Creating the Big Game: John W. Heisman and the Invention of American Football

Creating the Big Game: John W. Heisman and the Invention of American Football

Creating the Big Game: John W. Heisman and the Invention of American Football

Creating the Big Game: John W. Heisman and the Invention of American Football

Synopsis

This book is a bio-cultural examination of John William Heisman, his times, and his many contributions to the development of intercollegiate football in America. In singling out his many contributions to the development of football (in particular, his championing of the forward pass), this book not only tells the story of Heisman's life but also reveals him in relationship to his time. This is the story of how an indigenous American public ritual--the Big Game--came about and how college football developed into the complex, problematic, and highly structured big business that it is today.

Excerpt

Lack of recognition has epitomized the football heritage of John William Heisman. Ever since his death in 1936 and the resultant naming of the Heisman Trophy in tribute to his many athletic accomplishments and contributions to the development of intercollegiate football, the identity of Heisman-the-man appears to have been increasingly obscured by the popular reception of the trophy itself. Indeed, in developing into something of a public relations media event for the organization that sponsors the award annually, the Heisman Trophy soon evolved into an image more directly associated with the player who is presented with it each year than with the person who originally inspired it. Consequently, the passing years have revealed that the public in general and the winners of the trophy in particular possess little or no knowledge about the person whom it honors. Mike Garrett, the University of Southern California halfback who won the Heisman in 1965, was actually echoing the sentiments of many other recipients before and since when he rather pointedly remarked: " The award's wonderful. But who's Heisman?"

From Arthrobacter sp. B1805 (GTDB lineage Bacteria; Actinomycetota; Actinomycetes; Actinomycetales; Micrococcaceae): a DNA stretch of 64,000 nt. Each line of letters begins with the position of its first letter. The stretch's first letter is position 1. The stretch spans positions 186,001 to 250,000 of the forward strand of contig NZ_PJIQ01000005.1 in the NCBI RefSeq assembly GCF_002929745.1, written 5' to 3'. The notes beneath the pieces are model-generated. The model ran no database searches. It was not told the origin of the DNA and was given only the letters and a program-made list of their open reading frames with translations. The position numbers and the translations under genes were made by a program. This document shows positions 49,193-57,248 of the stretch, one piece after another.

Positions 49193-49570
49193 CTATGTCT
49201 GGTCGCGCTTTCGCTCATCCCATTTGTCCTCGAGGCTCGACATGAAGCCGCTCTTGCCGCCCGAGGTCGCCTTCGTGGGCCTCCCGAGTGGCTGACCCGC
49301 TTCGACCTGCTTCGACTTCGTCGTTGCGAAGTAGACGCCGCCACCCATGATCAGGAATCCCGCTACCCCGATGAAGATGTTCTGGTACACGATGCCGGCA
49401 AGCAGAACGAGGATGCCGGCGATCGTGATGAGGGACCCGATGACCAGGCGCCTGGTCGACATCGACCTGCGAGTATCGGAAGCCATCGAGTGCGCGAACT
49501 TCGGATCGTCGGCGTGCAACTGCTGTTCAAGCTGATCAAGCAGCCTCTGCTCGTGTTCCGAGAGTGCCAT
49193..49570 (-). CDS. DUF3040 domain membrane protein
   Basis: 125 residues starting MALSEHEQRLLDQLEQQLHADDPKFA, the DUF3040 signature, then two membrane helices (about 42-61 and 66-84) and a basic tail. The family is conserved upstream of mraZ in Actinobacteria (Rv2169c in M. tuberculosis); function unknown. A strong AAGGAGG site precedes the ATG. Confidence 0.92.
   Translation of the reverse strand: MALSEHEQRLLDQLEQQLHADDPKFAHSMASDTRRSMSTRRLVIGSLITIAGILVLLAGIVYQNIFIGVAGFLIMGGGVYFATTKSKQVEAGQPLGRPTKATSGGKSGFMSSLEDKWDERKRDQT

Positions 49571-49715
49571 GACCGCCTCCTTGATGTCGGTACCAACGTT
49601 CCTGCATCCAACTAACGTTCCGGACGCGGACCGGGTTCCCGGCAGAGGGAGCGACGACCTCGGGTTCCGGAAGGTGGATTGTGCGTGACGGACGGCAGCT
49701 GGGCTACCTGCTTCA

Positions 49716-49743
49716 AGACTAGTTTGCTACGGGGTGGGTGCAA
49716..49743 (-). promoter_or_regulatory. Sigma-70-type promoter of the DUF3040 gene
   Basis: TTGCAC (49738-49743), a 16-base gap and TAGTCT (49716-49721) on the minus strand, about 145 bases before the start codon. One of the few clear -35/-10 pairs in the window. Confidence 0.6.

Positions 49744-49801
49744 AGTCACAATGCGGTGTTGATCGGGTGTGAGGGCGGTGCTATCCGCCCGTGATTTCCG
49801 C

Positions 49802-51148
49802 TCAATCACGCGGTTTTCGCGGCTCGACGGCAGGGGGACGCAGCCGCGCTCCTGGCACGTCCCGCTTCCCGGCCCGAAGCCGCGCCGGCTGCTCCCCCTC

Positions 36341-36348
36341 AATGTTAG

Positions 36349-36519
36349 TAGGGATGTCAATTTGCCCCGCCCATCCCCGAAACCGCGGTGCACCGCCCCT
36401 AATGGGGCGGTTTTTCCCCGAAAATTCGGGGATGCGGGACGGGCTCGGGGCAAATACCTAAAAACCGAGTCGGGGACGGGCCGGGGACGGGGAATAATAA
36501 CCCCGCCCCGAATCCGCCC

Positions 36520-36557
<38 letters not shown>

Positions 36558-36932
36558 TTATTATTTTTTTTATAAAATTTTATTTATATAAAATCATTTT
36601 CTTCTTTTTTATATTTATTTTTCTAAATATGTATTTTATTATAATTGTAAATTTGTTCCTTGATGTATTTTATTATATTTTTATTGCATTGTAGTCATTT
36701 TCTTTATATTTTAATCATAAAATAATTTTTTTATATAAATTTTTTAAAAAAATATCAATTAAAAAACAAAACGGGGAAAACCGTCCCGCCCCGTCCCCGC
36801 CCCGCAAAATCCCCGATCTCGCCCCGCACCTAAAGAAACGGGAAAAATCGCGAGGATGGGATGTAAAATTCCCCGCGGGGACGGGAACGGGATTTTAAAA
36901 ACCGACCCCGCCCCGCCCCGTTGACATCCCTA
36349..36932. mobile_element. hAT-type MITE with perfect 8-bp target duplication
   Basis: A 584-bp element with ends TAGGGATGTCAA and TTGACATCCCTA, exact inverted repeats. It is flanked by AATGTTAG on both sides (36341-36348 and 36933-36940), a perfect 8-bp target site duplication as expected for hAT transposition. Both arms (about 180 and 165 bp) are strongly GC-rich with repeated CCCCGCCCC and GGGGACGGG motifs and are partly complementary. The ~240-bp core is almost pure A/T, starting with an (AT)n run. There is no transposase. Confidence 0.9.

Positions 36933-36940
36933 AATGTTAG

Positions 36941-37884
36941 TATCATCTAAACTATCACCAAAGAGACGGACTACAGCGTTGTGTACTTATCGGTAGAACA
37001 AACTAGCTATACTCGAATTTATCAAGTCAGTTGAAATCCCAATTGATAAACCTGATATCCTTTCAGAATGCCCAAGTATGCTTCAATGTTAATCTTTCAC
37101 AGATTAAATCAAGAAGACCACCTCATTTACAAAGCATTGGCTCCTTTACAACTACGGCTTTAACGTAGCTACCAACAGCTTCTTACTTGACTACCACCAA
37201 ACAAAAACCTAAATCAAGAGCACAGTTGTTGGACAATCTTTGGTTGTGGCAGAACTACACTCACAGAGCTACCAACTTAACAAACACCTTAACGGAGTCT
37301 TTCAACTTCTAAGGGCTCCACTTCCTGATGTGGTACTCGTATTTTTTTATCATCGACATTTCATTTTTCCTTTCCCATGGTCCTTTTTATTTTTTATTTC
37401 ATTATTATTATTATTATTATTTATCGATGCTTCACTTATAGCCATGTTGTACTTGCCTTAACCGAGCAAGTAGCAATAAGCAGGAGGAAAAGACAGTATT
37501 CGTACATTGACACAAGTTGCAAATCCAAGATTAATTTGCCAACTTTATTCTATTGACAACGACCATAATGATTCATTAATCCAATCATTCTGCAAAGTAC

One of the primary reasons for such anonymity is that during his lifetime Heisman posed as a man of many faces. Educated in law, he tried his hand at such varied callings as acting, writing, teaching, real estate, and business, although he found his greatest success in coaching athletics. Consequently, the personal idiosyncracies, even the contradictions attendant to his multifarious professional interests and private pursuits, have served to obscure the dominant features of his personalitv, resulting in a diffused, enigmatic, mostly misunderstood image of the man. Not only was he an intensely private person, but on occasion he could be highly volatile and even melodramatic in his dealings with the press, the public, and his players. He was a scholarly . . .

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